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tightened since the war. the estimates is to rebuild gaza even in five years would take 445 trucks going in everyday loaded with construction material. the israelis are letting in on average 33 trucks a day. of the 12,500 homes that were completely steroid aside from the 5,000 that were terribly damaged not one has been rebuilt. the equipment doesn't come in, the materials don't come in. the siege is so tight the people are simply unable to rebuild. the report from the human rights council there had been violations on both sides but there was no question in the report that the vast majority and the most serious violations were committed by the israeli forces. the disparity of power on both sides made that inevitable. however it was clear that the report was a very balanced report did report potential
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violations on the palestinian side and the solution of course is to bring those cases directly to the international criminal court. of which palestine is now a full member. israel of course has refused to join the court and has said it would not take serials any reportseriously fromthe united nations. >> on to other stories now. european union has given greece until sunday. european unioneuropean central bank says it will give greece until sunday to come up with a solution. jacky rowland has the story. >> european leaders gave their verdict. greece had not told them what they wanted to hear. >> translator: we had a long and intensive discussion and in summary can i tell that you after the deliberations we had tonight, the preconditions of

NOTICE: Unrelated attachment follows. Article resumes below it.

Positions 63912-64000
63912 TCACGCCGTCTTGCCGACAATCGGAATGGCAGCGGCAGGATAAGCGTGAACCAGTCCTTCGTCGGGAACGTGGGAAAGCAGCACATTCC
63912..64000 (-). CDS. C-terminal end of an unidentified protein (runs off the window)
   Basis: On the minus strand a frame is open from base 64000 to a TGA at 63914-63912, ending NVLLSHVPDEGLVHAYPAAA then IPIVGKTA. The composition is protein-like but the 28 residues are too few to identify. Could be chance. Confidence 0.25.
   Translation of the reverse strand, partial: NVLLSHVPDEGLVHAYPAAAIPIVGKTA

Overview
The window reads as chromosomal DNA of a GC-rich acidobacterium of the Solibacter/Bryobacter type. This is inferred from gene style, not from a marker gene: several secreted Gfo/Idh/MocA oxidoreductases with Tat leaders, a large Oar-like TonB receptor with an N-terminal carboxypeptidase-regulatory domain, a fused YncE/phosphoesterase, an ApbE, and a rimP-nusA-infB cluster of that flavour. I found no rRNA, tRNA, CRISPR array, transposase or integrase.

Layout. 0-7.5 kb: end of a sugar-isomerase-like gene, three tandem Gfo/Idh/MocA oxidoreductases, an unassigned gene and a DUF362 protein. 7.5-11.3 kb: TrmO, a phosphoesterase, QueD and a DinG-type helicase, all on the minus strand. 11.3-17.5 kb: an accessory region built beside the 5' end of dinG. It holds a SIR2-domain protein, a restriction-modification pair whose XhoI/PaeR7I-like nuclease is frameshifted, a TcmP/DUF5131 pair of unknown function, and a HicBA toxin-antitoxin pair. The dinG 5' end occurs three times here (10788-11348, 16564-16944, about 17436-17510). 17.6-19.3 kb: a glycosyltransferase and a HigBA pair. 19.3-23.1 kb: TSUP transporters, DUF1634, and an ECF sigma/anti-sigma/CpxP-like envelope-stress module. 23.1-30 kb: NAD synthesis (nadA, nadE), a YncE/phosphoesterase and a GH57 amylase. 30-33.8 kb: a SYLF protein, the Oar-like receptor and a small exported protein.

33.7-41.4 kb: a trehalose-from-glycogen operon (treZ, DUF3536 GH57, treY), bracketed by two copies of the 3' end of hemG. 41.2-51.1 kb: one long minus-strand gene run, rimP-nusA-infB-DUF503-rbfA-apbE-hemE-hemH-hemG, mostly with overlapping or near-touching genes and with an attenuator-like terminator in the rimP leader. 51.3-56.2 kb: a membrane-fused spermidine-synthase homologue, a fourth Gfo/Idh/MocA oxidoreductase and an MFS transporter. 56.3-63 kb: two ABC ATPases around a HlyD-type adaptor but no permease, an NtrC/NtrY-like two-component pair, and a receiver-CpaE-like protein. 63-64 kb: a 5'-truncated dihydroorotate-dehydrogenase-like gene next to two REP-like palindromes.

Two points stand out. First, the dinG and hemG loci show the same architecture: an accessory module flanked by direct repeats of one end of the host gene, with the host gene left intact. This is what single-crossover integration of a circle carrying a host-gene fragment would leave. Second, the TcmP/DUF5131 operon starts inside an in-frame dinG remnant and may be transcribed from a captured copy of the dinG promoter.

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the resumption of the program ton basis of the european stability program are not there. >> reporter: greece has now two days in which to table detailed proposals. then leaders from the whole european union will meet on sunday to decide its fate. >> stark reality is that we have only five days left to find the ultimate disagreement. until now i have avoided talking about deadlines but tonight i have to say it loud an clear that the final deadline ends this week. >> this is probably the most serious threat to the euro since the single currency came into existence. this is something that primarily affects the 19 countries of the euro zone. however, the implications could potentially go much further which is why all 28 countries member-states of the european
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union will attend that meeting on sunday. the leaders say their priority is to protect around strengthen the euro. none say in public that they want greece to leave but if it happens they say they're ready. >> we have a derek disit grexit scenario prepared in detail. that's the scenario i most prefer. a scenario how to deal with the problem now keeping greece as a member of the euro area. i'm strongly against grexit but i can't prevent it if the greek government is not doing what we are expecting the greek government to do. >> reporter: a grave situation but the greek prime minister emerged smiling. >> translator: the grexit will continue the effort, the vast majority want an agreement which will give us the prospect of finally exiting the crisis.